This week's book giveaway is in the OCAJP 8 forum. We're giving away four copies of OCA Java SE 8 Programmer I Study Guide and have Edward Finegan & Robert Liguori on-line! See this thread for details.
I'm still pretty green when it comes to cookies so forgive me if I'm asking some pretty dumb questions ;)
I've got a web application that I've written in JSF 2.0 (Apache). This application extends the functionality of another web application written in JSP. I didn't write the other web application, nor do I want to modify it, save for a bit of JQuery here and there.
The problem I'm facing is that I have no way of ensuring users of my application (the one in JSF) are properly authenticated by the larger application (the one in JSP). The way I got around that was to create a quick meaningless cookie in my JQuery code.
What I would like to do for each request is pull the cookie from the client's system into my JSF application, validate it and allow access to my application. The problem is, for some reason JSF is not "seeing" the cookie. Currently my code is this:
Here are the properties of the cookie:
Send For: Any Type Of Connection
Http Only: No
Expires: <2 minutes from creation>
You shouldn't have a problem with cookies, but if all you're looking for is to determine whether a user was authenticated in the JSP part of the webapp, use the Ultimate Cookie, instead!
The "Ultimate Cookie" is the one that contains the user's sessionId, which is the hashcode that the appserver uses to find the user's HttpSession object when your code does a request.getSession(). Which is my way of saying, that if you use a session-scope object, you don't need to mess with cookie code at all, since the sessionId cookie is automatically managed without any user code.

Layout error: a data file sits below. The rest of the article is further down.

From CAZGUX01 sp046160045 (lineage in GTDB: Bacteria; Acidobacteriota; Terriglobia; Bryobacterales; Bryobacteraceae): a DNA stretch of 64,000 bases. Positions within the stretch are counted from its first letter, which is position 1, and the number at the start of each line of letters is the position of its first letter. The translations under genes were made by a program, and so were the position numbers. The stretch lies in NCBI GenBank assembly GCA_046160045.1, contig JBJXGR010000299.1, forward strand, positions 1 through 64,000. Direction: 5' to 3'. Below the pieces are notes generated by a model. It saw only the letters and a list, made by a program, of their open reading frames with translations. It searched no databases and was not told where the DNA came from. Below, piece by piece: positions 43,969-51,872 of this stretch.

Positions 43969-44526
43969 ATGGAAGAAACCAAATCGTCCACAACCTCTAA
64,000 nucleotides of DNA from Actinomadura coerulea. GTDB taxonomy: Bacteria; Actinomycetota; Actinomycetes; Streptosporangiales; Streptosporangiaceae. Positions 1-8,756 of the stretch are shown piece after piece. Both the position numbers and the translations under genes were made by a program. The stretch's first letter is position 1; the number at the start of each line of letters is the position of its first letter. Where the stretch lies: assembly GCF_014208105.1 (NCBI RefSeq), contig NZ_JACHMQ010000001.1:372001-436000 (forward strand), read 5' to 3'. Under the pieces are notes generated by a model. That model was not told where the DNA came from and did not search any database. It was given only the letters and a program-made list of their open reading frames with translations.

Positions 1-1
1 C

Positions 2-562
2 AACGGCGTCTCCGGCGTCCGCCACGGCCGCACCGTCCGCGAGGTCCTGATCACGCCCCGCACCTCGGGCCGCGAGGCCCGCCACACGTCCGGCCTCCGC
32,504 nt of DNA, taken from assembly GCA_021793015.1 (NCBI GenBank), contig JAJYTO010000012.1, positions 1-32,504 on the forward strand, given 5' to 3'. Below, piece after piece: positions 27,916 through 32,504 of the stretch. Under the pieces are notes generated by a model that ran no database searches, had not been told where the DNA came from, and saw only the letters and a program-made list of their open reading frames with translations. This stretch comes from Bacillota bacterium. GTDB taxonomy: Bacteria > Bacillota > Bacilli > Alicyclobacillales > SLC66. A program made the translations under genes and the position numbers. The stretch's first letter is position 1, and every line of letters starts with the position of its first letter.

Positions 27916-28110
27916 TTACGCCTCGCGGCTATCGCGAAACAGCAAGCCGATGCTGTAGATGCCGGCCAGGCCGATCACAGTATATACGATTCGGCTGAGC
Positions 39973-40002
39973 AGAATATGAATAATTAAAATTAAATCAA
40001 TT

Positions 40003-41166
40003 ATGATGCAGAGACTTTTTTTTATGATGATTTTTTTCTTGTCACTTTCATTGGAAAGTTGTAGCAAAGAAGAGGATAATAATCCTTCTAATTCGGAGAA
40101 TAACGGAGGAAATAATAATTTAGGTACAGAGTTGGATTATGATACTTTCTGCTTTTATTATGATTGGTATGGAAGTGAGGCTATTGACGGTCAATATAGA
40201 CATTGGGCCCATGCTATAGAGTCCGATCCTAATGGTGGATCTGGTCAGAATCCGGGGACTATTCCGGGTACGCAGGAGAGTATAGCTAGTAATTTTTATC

JSF can work with session-scope objects in 2 ways:
1. If the object is defined as a JSF Managed Bean and it is first used in JSF code, you can automatically configure it and inject it into JSF code without any explicit Java code on your part.
2. If the object is created as a JSP session object, you can do a Service Locator type of operation to obtain the session via the FacesContext and use the session.getAttribute() method just like you would in ordinary servlet code.
Session objects - whether JSF-Managed or servlet-managed - are the same thing. The only difference is whether JSF constructs them or servlet code does.
I would add that using session objects instead of cookies would be a better approach from the standpoint of security, but it looks like you're working with a DIY login system, so it's very unlikely that there was a lot of security to begin with.
An IDE is no substitute for an Intelligent Developer.
Joined: May 08, 2012
So if I need to access the session scoped object for authentication (from JSF, created in JSP) I would need to share the session of both websites, correct?
I have to use Tomcat6 for my container, so I'm assuming I would be setting crossContext if this is the case.
I wanted to try and avoid doing this because I may be deploying this extension on systems where I do not have the permission to change the context settings of Tomcat.